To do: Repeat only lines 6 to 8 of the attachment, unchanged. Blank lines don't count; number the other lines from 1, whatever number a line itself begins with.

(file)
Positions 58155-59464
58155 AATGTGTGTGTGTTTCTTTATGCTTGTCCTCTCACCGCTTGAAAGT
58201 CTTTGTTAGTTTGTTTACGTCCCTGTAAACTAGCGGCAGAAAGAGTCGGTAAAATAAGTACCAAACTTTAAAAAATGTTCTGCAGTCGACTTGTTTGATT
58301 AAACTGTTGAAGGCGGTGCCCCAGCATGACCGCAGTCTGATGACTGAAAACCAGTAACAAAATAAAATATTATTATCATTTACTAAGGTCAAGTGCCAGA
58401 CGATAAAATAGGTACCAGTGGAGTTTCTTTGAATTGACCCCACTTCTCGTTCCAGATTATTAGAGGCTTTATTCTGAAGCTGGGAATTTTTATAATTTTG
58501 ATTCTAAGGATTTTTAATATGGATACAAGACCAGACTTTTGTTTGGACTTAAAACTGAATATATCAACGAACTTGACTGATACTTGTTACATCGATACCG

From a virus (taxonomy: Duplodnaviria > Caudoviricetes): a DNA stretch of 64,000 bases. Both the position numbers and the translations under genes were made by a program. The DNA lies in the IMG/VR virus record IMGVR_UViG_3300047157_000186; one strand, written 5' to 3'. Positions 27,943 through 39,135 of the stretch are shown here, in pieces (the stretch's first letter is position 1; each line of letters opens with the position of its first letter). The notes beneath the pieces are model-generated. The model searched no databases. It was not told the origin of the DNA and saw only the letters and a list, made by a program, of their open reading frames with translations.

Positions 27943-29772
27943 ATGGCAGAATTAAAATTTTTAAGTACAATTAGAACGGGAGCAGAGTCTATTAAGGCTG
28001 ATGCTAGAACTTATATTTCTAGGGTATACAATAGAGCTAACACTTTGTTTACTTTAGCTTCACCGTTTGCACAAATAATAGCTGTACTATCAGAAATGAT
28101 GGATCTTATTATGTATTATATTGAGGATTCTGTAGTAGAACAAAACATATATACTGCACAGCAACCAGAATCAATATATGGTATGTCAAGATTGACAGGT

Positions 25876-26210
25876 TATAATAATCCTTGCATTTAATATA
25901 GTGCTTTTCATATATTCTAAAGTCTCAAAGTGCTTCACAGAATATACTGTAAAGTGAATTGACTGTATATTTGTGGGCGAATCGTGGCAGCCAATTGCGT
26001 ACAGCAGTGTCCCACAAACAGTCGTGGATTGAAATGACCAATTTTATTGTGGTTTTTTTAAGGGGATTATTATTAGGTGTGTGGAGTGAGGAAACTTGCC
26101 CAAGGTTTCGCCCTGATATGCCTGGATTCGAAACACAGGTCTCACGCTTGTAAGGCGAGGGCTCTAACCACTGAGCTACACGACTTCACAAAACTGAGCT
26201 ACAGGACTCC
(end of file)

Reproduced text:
58501 ATTCTAAGGATTTTTAATATGGATACAAGACCAGACTTTTGTTTGGACTTAAAACTGAATATATCAACGAACTTGACTGATACTTGTTACATCGATACCG

From a virus (taxonomy: Duplodnaviria > Caudoviricetes): a DNA stretch of 64,000 bases. Both the position numbers and the translations under genes were made by a program. The DNA lies in the IMG/VR virus record IMGVR_UViG_3300047157_000186; one strand, written 5' to 3'. Positions 27,943 through 39,135 of the stretch are shown here, in pieces (the stretch's first letter is position 1; each line of letters opens with the position of its first letter). The notes beneath the pieces are model-generated. The model searched no databases. It was not told the origin of the DNA and saw only the letters and a list, made by a program, of their open reading frames with translations.

Positions 27943-29772